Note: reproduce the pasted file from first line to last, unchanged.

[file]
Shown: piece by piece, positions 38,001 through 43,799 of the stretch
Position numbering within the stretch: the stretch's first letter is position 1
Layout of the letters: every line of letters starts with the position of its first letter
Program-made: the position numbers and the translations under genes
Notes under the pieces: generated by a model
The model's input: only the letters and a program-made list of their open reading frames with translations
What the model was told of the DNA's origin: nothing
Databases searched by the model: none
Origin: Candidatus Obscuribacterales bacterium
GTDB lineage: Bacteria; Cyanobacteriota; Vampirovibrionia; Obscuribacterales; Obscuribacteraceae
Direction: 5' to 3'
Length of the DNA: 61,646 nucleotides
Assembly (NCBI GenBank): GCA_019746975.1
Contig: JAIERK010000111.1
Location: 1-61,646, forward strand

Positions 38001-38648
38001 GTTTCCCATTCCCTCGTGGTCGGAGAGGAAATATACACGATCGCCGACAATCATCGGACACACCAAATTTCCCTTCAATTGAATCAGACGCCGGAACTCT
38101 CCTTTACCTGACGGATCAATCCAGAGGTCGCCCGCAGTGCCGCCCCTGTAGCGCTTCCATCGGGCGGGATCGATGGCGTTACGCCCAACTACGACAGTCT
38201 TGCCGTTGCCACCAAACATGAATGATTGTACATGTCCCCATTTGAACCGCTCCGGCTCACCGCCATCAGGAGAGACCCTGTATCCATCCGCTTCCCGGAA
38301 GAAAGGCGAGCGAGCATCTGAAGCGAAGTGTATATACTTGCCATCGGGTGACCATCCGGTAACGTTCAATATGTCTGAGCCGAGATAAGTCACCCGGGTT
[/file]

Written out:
Shown: piece by piece, positions 38,001 through 43,799 of the stretch
Position numbering within the stretch: the stretch's first letter is position 1
Layout of the letters: every line of letters starts with the position of its first letter
Program-made: the position numbers and the translations under genes
Notes under the pieces: generated by a model
The model's input: only the letters and a program-made list of their open reading frames with translations
What the model was told of the DNA's origin: nothing
Databases searched by the model: none
Origin: Candidatus Obscuribacterales bacterium
GTDB lineage: Bacteria; Cyanobacteriota; Vampirovibrionia; Obscuribacterales; Obscuribacteraceae
Direction: 5' to 3'
Length of the DNA: 61,646 nucleotides
Assembly (NCBI GenBank): GCA_019746975.1
Contig: JAIERK010000111.1
Location: 1-61,646, forward strand

Positions 38001-38648
38001 GTTTCCCATTCCCTCGTGGTCGGAGAGGAAATATACACGATCGCCGACAATCATCGGACACACCAAATTTCCCTTCAATTGAATCAGACGCCGGAACTCT
38101 CCTTTACCTGACGGATCAATCCAGAGGTCGCCCGCAGTGCCGCCCCTGTAGCGCTTCCATCGGGCGGGATCGATGGCGTTACGCCCAACTACGACAGTCT
38201 TGCCGTTGCCACCAAACATGAATGATTGTACATGTCCCCATTTGAACCGCTCCGGCTCACCGCCATCAGGAGAGACCCTGTATCCATCCGCTTCCCGGAA
38301 GAAAGGCGAGCGAGCATCTGAAGCGAAGTGTATATACTTGCCATCGGGTGACCATCCGGTAACGTTCAATATGTCTGAGCCGAGATAAGTCACCCGGGTT